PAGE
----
Bourbon Cowboy

The adventures of an urbane bar-hopping transplant to New York.

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Location: New York, New York, United States

I'm a storyteller in the New York area who is a regular on NPR's "This American Life" and at shows around the city. Moved to New York in 2006 and am working on selling a memoir of my years as a greeting card writer, and (as a personal, noncommercial obsession) a nonfiction book called "How to Love God Without Being a Jerk." My agent is Adam Chromy at Artists and Artisans. If you came here after hearing about my book on "This American Life" and Googling my name, the "How to Love God" book itself isn't in print yet, and may not even see print in its current form (I'm focusing on humorous memoir), but here's a sample I've posted in case you're curious anyway: Sample How To Love God Introduction, Pt. 1 of 3. Or just look through the archives for September 18, 2007.) The book you should be expecting is the greeting card book, about which more information is pending. Keep checking back!

Saturday, June 14, 2008

100,000+ !!!

I thought it was going to be a bad day. I neglected to take out my wi-fi card, got sucked into the Internet first thing, and didn't write a single word until 8 pm. And yet the magic of bars somehow worked, and I wrote 6900 words tonight, which brings my grand total to...


So I not only passed 100,000, I left it in the dust and kept going for several hours. This is a great thing, because it all but guarantees that the editing of my book will be a function of the relatively swift process of cutting, rather than the longer process of beefing up what's lacking. I suspect I'll be over 125,000 before I'm through with the submission version of the manuscript.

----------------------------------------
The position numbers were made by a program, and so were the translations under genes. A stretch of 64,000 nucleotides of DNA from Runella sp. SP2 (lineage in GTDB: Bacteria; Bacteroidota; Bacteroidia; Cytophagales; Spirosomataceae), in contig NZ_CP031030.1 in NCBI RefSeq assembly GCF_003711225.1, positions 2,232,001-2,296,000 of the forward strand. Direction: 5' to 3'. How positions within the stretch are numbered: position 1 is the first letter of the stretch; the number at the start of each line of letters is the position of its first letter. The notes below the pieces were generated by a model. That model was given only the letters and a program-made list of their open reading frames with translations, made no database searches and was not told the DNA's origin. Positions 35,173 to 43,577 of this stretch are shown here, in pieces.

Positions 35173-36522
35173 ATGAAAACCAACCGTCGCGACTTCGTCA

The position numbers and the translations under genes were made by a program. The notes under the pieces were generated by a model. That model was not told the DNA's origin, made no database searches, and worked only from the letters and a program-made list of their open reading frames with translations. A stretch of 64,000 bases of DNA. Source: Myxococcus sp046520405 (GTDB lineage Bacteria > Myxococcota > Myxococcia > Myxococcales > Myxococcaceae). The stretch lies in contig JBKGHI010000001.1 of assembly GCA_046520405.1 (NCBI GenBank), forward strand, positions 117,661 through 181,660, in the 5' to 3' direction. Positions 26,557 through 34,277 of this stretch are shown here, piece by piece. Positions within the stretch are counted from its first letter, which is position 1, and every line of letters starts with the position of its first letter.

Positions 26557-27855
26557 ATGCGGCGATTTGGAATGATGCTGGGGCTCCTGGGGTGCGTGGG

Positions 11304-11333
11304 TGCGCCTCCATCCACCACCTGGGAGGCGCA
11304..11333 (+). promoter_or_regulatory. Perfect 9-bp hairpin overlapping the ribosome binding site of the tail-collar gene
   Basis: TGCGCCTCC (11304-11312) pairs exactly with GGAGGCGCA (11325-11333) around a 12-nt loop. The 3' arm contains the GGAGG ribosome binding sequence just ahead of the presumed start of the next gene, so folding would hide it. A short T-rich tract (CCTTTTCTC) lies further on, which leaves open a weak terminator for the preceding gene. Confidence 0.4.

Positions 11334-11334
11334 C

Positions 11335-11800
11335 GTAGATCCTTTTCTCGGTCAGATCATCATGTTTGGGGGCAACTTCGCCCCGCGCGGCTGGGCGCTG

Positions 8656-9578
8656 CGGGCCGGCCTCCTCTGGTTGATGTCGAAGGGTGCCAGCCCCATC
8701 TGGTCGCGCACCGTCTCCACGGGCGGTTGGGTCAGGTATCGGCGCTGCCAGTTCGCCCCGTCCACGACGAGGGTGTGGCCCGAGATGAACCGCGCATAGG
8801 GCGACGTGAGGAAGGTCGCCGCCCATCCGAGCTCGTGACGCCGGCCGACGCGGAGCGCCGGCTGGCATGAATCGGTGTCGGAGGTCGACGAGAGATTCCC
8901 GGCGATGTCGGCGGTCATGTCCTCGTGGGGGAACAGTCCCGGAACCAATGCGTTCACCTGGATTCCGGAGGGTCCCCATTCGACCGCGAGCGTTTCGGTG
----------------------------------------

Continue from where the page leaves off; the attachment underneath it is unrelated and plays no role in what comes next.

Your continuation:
Ever since I've become obsessed with word-counting and time-keeping, I can't help but notice another thing: I was at 83,292 words at the end of Monday. So I've written 20,000 words in four days. If I can sustain this speed--and I have to say, I'm finding it exhilarating--then I could, in theory, write a 100,000 word novel in a single month, and still take time off on weekends.

This seems superhuman, so I'm hoping there's something wrong with my math. Because honestly, the writing itself doesn't suck, so I'm sure it's not that. (It's probably not optimally thought out at this speed, but I still keep coming up with phrases I like and jokes that startle me happily.) All I know is, if my agent is right and the market can't absorb more than one book from a single author every two years, I might have to take on one or two pseudonyms to market fiction under. Any suggestions? I like Thursday Cox, for a very silly puzzlemaker's reason that maybe someone can suss out on their own. Bear in mind I'm writing this at 3 a.m. Whew!


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